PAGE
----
The board's efforts to marshal a legally flawed case against Lee-Bloem included but were not limited to: (1) not interviewing the patient; (2) deliberately and repeatedly misrepresenting the patient's psychiatric condition under Lee-Bloem's care in its own documents given to the peer reviewers and subsequently made available during the discovery process; (3) claiming agreement among its own peer reviewers when none existed; and (4) trying to prevent Spodak from testifying. Despite these various manipulations, the board failed to support any of its charges, and the ALJ was clearly unconvinced by its attempt, as demonstrated by her complete dismissal of all charges on September 11, 2008.

The Maryland board, however, had a history of ignoring the ALJ's decisions regarding alternative medicine practices if they conflicted with its agenda. In addition, over the years, the board had developed a reputation for hostility towards holistic medicine, and was notorious for removing licenses from clinicians practicing integrative medicine in Maryland despite dismissal of the charges by the ALJ.

In this case, the board was fully prepared to eliminate Lee-Bloem's practice as was its routine. During the administrative hearing, the board presented to the ALJ a multipage document, outlining a list of punitive measures intended for Lee-Bloem. In this case, however, she was also suing the board in civil court for violation of her due process rights. With the involvement of the civil courts, the Maryland board for the first time had to answer to judges and laws outside the administrative setting.

Although the courts initially allowed the administrative process to unfold before hearing the due process violations complaints, the board knew that Lee-Bloem was determined to continue her fight in the civil courts based upon the legal grounds that she had won as a result of the ALJ's decision. Without any evidence to support its charges before the civil courts, and lacking any legal grounds for charges according to the ALJ, the Maryland board had little choice but to finally – and begrudgingly – dismiss all charges on February 5, 2009.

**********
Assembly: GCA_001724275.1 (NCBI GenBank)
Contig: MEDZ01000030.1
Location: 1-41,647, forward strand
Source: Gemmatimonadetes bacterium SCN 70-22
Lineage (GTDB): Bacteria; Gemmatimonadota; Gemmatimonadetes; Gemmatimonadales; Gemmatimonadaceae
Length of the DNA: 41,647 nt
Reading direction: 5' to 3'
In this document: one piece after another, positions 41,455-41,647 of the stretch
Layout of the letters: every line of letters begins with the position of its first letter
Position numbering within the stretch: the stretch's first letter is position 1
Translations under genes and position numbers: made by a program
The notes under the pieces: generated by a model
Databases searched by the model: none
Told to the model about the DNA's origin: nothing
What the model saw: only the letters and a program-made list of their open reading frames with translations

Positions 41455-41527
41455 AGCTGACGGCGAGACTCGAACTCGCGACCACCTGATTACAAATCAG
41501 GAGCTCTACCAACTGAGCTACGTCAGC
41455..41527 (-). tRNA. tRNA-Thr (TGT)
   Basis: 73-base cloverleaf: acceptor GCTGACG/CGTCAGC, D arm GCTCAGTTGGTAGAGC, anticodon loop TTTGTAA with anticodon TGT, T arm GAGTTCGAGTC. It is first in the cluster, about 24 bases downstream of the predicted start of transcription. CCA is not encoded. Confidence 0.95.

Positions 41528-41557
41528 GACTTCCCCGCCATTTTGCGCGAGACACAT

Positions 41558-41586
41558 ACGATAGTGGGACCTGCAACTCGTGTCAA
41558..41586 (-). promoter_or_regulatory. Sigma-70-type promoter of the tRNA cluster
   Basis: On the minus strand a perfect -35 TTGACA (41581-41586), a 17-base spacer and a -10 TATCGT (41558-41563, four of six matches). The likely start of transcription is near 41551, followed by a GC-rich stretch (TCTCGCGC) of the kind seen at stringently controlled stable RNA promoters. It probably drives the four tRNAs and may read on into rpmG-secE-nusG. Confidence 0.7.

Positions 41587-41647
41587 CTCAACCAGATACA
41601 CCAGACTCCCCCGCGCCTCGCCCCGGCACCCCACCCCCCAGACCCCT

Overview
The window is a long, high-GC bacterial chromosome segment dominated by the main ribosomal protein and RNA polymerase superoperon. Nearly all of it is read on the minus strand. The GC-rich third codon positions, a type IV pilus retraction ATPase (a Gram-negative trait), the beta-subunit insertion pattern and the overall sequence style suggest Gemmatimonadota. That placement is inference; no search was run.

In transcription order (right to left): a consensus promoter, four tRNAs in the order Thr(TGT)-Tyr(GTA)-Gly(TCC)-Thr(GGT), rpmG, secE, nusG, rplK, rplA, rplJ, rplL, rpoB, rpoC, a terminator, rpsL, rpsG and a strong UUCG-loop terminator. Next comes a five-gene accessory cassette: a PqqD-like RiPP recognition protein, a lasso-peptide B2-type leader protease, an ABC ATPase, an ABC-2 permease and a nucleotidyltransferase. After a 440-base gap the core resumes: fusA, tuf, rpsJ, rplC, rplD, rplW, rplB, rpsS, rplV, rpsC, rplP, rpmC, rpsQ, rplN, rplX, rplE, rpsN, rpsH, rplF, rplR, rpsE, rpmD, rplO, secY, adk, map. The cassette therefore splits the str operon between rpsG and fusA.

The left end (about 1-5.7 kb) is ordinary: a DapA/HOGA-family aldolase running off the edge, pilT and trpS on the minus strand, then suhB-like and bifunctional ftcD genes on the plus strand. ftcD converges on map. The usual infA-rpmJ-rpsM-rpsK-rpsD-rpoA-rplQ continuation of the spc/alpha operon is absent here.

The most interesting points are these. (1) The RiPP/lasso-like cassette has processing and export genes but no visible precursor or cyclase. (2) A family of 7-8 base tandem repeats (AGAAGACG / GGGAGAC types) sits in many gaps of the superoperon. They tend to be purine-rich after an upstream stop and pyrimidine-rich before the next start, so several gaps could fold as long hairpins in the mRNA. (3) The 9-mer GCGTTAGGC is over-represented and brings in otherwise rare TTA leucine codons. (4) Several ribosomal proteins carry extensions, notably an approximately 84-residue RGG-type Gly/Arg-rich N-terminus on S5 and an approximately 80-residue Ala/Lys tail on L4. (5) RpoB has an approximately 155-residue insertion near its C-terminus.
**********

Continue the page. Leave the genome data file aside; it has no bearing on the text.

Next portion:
In light of all the challenges that had to be faced to win this case, it is truly a victory to be celebrated. Against overwhelming odds, Lee-Bloem defended integrative medicine against a state organization that had every advantage, and she won hands down. It is hoped that announcing this victory will further encourage all those interested in the progress of integrative medicine.

Lee-Bloem is grateful for all the help and support from family, friends, and other integrative clinicians and doctors who have helped through advice, time, money, and emotional support throughout the years.

For more information on
Alice W. Lee-Bloem, MD, ABHM, please visit